Figures 3f and 3g show that Zn20Mn2O24 and Zn21Mn2O24 have a band tail effect, respectively. Both Fermi levels enter the upper spin valence band, and the Fermi energy levels that did not enter lower spin valence band formed a half-metallized p-type degenerate semiconductor. This phenomenon is due to the difference in the relative Mn doping to VZn ratios in the Zn20Mn2O24 and Zn21Mn2O24 systems, the concentration of free holes in the doped system, and the adjustment of the ferromagnetic interaction of DMS. According to formula (2), the Ps of the Zn20Mn2O24 and Zn21Mn2O24 systems are both 100%, that is, both of them have conduction hole Ps of up to 100%, and they can be used as hole injection source for the promising new type of half-metallized DMS.

thumbnail Fig. 3

Total state density of distribution: (a) Mn doped without vacancy; (b–e) Mn doped O–containing vacancy system; (f–i) Mn doped Zn–containing vacancy system.

3.3 Analysis of magnetic sources in doped system

According to the results in Section 3.1, the total magnetic moments of Zn23Mn1O22, Zn23Mn1O2, Zn21Mn1O24, and Zn22Mn1O24 systems do not increase, and their relative research values are insignificant compared with those of the Zn23Mn1O24 system. However, the total magnetic moments of Zn22Mn2O22, Zn22Mn2O23, Zn20Mn2O24, and Zn21Mn2O24 systems greatly increased. Therefore, the research of the next paragraph mainly focuses on the magnetic sources of Zn22Mn2O22, Zn22Mn2O23, Zn20Mn2O24, and Zn21Mn2O24 systems.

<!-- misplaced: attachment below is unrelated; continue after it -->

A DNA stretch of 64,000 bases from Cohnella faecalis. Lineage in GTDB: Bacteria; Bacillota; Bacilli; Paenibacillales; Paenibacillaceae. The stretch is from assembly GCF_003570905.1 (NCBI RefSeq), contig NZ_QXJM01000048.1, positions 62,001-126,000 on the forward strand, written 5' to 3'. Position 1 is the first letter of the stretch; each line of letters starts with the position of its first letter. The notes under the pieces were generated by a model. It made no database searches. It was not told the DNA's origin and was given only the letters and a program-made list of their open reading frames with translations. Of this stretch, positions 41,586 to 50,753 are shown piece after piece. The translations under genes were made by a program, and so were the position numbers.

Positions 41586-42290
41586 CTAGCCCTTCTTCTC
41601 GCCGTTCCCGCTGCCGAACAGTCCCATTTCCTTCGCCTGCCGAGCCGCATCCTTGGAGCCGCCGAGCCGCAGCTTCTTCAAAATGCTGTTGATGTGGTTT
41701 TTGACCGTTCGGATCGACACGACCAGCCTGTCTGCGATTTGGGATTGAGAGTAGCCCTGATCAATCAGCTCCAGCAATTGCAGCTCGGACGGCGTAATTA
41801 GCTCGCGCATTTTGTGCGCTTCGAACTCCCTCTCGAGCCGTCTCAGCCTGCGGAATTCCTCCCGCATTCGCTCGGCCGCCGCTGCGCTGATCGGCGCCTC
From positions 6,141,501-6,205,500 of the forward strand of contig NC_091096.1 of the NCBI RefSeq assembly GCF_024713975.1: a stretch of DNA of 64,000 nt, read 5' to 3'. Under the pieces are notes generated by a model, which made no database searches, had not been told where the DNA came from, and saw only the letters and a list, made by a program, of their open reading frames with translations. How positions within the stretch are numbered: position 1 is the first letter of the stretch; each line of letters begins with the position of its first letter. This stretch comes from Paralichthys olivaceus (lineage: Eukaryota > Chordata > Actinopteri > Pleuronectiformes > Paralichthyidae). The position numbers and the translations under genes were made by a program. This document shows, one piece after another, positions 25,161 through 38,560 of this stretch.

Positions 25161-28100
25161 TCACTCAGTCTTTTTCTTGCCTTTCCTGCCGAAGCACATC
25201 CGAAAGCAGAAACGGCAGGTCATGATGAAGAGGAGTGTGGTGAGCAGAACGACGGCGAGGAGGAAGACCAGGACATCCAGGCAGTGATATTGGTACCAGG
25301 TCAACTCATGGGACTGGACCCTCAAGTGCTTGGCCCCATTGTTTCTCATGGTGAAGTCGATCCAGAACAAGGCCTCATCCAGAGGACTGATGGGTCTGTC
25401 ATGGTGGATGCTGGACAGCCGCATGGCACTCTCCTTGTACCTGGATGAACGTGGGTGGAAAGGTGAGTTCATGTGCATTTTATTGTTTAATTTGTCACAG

The calculated partial density of state (PDOS) distributions of Zn22Mn2O22, Zn22Mn2O23, Zn20Mn2O24, and Zn21Mn2O24 are shown in Figures 4a–4d.

Results show that the total magnetic moment of Zn22Mn2O22 and Zn22Mn2O23 is 10μB, and μB is Bohr magneton. For example, the magnetic moments of two Mn atoms in Zn22Mn2O22 system are 5.13μB and 5.09μB, and the magnetic moments of the main O atoms near VO are 0.02μB or 0.01μB. The magnetic moments of Mn and O atoms are arranged in the same direction. The magnetic moments of the main Zn atoms near the VO are −0.07, −0.06, −0.04, and −0.02μB, and they are arranged in the opposite direction. Therefore, the total magnetic moment of Zn22Mn2O22 system is 10μB. Since the magnetic moment source of the Zn22Mn2O23 system is similar to that of the Zn22Mn2O22 system, it will not be repeated.

From Figures 4a and 4b, it can be seen that the magnetic source of Zn22Mn2O22 and Zn22Mn2O23 system is O-2p orbital, there is a strong coupling electron exchange between Zn-4s orbital and Mn-3d orbital, sp-d caused by this strong interaction. That is, the O-2p partial density of state upper-spin orbit and the lower-spin orbit are asymmetric; the Zn-4s orbital partial density of state is asymmetric; the Mn-3d orbital partial density of state is asymmetric.